The pancreas is an organ that aids in digestion by releasing enzymes into the intestines and hormones into the blood stream. Pancreatitis is a condition in which the pancreas becomes inflamed. Sometimes the inflammation is short-lived—for instance, when the tube to the intestines becomes blocked by a gallstone; this is called acute pancreatitis. Other times, the inflammatory process persists and can become progressive, over time leading to irreversible damage to the pancreas; this is called chronic pancreatitis.
The primary symptom of pancreatitis is abdominal pain, which can range from mild to severe. A severe case of acute pancreatitis can cause debilitating pain, but with treatment or resolution of the underlying cause, the inflammation and pain go away and there is little to no permanent damage to the pancreas. While the pain of chronic pancreatitis may be more mild, it tends to be longer-lasting and can significantly lower the individual’s quality of life. Other symptoms of pancreatitis include diarrhea, fatty stools, nausea and vomiting, and unexplained weight loss.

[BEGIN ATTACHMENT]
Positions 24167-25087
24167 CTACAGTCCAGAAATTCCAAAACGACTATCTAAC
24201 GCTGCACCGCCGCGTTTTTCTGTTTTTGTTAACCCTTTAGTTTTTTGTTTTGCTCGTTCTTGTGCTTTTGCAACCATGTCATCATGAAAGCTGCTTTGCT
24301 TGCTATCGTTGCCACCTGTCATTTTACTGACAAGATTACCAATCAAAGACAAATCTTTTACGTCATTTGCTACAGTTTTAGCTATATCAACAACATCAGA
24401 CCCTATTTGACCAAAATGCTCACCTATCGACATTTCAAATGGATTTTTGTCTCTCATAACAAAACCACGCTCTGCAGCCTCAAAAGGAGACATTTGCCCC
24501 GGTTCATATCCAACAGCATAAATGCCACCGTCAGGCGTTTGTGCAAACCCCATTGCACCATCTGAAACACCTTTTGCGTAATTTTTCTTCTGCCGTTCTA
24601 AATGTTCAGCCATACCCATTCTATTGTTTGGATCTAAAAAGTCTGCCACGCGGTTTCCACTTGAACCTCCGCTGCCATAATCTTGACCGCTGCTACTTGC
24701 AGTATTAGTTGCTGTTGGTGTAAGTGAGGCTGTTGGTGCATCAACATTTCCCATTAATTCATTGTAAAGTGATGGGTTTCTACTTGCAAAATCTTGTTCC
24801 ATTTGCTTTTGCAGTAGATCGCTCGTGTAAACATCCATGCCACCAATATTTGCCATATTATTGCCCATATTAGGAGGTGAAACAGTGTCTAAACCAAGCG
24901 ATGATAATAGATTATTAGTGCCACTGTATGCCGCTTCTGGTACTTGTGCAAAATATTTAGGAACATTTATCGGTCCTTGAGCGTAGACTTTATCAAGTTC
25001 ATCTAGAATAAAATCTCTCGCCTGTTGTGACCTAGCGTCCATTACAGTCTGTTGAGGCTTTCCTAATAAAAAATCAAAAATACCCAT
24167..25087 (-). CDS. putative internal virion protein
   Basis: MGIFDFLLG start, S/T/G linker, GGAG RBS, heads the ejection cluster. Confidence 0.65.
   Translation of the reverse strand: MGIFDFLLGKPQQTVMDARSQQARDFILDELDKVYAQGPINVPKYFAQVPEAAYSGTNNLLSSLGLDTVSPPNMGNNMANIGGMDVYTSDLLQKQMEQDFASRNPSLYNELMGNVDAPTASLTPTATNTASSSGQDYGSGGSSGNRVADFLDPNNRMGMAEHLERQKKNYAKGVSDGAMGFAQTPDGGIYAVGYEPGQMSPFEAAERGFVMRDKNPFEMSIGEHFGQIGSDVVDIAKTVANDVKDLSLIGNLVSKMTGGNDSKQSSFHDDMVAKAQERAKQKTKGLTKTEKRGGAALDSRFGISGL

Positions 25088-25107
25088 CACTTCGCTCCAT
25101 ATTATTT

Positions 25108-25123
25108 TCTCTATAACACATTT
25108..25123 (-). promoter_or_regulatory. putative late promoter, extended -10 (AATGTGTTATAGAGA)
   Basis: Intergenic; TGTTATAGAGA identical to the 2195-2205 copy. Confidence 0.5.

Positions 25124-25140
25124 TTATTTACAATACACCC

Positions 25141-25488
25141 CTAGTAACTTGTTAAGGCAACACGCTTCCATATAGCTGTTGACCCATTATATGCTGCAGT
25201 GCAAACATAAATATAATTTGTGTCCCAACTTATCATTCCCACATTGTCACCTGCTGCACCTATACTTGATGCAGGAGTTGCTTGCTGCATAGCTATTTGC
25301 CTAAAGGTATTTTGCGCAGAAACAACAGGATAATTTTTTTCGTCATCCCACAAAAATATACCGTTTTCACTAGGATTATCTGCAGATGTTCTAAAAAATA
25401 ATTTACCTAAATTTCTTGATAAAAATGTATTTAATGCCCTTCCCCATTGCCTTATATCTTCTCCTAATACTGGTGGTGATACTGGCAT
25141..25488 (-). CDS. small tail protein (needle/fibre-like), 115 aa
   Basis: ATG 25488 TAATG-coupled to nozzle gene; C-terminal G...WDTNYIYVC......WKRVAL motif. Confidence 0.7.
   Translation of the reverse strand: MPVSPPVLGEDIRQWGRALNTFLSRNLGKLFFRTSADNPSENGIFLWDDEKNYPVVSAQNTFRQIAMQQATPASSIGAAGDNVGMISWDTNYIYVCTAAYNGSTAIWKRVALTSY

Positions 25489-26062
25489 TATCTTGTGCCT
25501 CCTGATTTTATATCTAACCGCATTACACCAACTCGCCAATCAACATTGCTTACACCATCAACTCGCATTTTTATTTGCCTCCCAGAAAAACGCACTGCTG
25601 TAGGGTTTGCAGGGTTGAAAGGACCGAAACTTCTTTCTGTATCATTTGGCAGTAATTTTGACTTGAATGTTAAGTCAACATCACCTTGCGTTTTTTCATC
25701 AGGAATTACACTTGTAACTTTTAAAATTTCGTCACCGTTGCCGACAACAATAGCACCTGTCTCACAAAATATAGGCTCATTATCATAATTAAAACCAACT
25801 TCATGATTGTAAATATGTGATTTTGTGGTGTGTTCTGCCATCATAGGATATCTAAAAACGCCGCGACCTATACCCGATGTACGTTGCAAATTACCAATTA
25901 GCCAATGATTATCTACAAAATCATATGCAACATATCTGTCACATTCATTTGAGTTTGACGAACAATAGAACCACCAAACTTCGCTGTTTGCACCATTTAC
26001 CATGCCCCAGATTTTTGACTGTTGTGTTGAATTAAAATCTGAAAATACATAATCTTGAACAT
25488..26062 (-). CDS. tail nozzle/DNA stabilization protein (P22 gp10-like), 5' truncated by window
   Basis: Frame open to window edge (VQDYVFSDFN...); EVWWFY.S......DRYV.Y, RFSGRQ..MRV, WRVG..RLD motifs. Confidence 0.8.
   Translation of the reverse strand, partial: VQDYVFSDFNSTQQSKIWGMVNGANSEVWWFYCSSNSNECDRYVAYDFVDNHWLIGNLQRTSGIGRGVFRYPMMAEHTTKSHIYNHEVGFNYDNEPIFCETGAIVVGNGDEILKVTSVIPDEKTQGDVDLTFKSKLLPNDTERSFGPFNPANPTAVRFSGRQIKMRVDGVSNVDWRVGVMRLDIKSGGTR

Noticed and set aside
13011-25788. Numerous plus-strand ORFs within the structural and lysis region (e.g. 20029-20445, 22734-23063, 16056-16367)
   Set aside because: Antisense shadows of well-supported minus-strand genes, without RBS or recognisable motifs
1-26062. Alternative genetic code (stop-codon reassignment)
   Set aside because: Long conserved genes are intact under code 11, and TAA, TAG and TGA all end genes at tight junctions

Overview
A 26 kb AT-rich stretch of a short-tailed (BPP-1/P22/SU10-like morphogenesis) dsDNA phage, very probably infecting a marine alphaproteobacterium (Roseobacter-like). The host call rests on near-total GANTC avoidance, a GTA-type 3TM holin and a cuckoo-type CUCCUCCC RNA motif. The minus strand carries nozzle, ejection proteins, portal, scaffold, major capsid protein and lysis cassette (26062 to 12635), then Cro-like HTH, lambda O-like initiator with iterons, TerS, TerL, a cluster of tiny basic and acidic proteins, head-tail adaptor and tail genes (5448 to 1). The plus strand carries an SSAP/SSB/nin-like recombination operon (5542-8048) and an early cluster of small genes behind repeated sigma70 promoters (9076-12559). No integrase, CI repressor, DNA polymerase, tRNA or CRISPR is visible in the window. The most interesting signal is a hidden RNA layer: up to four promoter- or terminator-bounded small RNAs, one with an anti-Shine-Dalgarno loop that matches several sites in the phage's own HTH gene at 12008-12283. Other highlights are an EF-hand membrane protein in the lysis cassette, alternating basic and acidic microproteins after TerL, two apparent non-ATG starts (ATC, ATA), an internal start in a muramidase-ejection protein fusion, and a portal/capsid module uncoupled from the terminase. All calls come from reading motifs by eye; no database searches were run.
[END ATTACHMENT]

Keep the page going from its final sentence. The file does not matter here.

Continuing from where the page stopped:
Treatment depends upon the cause of the pancreatitis and may include surgery to remove a gallstone or cessation of alcohol use, with pain medication taken to manage the pain.